In our experience, many eCommerce business owners place too much emphasis on revenue and not enough focus on cash flow.
This leads to cash crunches when it is time to place a big inventory order or pay the team that could be prevented.
If you find yourself in need of more working capital, there are three ways to increase cash flow:
- Increase your sales/revenue
- Cut expenses
- Seek out short-term financing
In this post, we’re going to share some actionable strategies to better manage your cash flow and increase eCommerce working capital in times of uncertainty.
What is cash flow management?
Simply put, cash flow is all of the money flowing in and out of the business in a given time period. And, cash flow management is the actionable tracking of cash inflows and outflows, along with analyzing cash flow trends and forecasting what’s going to happen.
Our favorite cash flow management system is the Profit First Framework. It helps people better organize where their cash is, budget their day to day costs, and know at a glance, ‘Okay, I’ve got X in operating expenses, and I’ve got Y for this month’s profit. So, I know I’m doing okay.’
Simply put, the Profit First Framework forces business owners to run a more profitable company, which usually means running a more streamlined operation in terms of the cash you’re spending for the money you bring in the door.
Pro Tip: We recommend having three to six months’ worth of cash to cover your expenses just as a backup. So, in times like these, if you have been running Profit First for a while, the benefits are showing up because you’ve got a buffer to help you through tough times.
Understand your baseline numbers
In order to do this effectively, you first need to know your baseline financial numbers.
Here at Bean Ninjas, we talk about knowing your numbers all the time. After all, how can you grow your business if you don’t have a clear picture of your cash position at any given time?
This is especially important in an economic downturn. The old adage – cash is king – is more important than ever right now. Often the best deals are available during a downturn, be it strategic business acquisitions, new hires, or supplier terms.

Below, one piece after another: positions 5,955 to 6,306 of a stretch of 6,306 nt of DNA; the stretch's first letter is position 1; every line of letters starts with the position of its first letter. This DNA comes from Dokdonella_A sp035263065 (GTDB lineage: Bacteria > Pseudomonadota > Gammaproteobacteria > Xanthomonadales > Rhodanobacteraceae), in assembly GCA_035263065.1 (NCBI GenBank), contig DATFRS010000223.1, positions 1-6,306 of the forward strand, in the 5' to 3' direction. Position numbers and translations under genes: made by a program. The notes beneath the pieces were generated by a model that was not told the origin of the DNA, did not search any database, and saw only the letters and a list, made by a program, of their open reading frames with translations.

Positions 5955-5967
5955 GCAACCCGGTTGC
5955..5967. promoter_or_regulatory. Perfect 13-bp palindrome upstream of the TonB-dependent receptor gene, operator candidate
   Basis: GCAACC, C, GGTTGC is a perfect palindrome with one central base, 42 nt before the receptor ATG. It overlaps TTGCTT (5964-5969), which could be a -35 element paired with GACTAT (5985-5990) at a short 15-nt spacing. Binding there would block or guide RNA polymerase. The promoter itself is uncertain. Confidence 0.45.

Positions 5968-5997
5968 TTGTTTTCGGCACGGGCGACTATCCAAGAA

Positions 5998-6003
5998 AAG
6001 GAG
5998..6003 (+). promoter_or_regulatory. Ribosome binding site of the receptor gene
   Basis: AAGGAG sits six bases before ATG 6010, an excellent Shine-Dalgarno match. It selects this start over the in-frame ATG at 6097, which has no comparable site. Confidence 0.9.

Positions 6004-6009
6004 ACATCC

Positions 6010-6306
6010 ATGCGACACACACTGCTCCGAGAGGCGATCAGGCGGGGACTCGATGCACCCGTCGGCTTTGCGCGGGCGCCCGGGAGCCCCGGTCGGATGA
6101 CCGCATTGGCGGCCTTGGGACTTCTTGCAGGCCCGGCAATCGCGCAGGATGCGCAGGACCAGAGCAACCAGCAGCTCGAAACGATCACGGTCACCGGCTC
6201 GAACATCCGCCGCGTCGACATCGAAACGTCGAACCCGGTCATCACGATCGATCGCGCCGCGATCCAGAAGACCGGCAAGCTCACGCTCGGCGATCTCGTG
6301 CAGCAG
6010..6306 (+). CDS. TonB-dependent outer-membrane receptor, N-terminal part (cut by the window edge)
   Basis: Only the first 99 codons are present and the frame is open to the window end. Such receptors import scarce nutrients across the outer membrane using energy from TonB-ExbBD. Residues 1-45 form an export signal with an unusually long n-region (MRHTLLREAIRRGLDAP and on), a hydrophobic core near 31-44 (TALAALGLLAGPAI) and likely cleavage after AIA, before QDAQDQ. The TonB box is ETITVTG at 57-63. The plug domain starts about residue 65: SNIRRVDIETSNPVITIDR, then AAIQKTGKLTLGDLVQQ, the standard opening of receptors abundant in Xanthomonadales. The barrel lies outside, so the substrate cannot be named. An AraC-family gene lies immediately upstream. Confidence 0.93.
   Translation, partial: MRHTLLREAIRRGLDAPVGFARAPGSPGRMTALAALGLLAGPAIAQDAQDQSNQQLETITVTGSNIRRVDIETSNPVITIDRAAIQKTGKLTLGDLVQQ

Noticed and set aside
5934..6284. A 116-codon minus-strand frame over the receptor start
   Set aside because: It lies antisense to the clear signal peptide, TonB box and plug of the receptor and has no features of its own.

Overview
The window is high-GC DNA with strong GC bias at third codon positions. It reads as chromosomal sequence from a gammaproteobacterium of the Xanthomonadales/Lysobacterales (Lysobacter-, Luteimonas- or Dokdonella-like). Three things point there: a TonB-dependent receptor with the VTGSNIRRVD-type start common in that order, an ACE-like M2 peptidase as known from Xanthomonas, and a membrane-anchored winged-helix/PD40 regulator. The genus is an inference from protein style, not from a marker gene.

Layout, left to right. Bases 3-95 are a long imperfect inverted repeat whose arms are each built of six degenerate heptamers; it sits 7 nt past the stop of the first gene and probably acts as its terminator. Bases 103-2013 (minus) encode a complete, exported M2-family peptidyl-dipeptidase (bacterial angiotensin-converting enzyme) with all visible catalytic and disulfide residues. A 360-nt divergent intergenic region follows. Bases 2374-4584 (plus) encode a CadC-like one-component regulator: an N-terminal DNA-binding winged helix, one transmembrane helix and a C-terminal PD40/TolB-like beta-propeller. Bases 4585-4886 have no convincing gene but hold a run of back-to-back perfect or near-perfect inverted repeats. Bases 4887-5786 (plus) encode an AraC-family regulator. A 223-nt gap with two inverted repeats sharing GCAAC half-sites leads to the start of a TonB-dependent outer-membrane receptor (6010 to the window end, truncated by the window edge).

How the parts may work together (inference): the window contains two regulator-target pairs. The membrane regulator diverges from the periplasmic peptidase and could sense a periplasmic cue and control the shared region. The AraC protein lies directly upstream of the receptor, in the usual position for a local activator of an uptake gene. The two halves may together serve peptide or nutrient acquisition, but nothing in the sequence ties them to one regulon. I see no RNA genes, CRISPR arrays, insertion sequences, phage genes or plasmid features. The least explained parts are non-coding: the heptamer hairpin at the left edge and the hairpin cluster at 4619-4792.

When you know how much money you are generating from new sales and how much money you are spending on expenses, you’ll know what you need to maintain your baseline.
How to read a cash flow statement
One key report in Xero that is invaluable for this process is your cash flow statement. A cash flow statement aims to have a holistic picture of all of the cash moving in (such as new sales) and out of the business (such as expenses).
For example, if you have delivered $10,000 worth of sales in Amazon during the last week of the month and you’re using accrual accounting, you booked those Amazon sales at month end, but that cash will not hit your bank account as the Amazon settlement will not post for another week. Then, there are the timing differences related to the accounting for the production and purchasing of inventory. Because you’ve spent the cash to produce or procure your product well before you will record the expenses (costs of goods sold).
The key is to look at the trends and make sure you understand why things are going up or down at any given time.
It is not always a bad thing if your expenses are going up. For example, if you are spending more on Facebook ads, that’s resulting in more sales and more cash in the bank, that’s great news. Your return on investment for that advertising channel is working.
Pro Tip: If you have 3-6 months of expenses in the bank, then we recommend looking at your cash flow statement monthly. And, if you are in a cash flow crunch,you should be looking at this weekly in addition to monitoring accounts receivables.
Build out cash flow forecasts
When you use the Profit First Framework combined with cash flow forecasting, it can be especially powerful because it gives you an extra level of detail, including:
- Your current cash position
- How much cash you will have to pay yourself
- How much cash you’ll have to pay your team
- How much cash you have set aside for your next large inventory purchase
- How much cash you have set aside for year-end taxes
- And, if your business will still be cash flow positive at a future point in time.
Then, you can forecast out different, future trends if sales increase or decrease by X%. For example, if your revenue drops by 40%, you know that you have to cut X amount in expenses if you want to remain cash-flow positive.
How to increase eCommerce working capital
We’re sharing the three main ways that you can improve cash flow in your business.
1. Increase cash flow from new sales and revenue streams
Sell more products and services
This could mean creating new products, selling more of your existing products, upselling, cross-selling, or getting more repeat sales from past customers.
Increase your prices
When’s the last time you increased your prices?
Has the demand of any of your products or services increased significantly?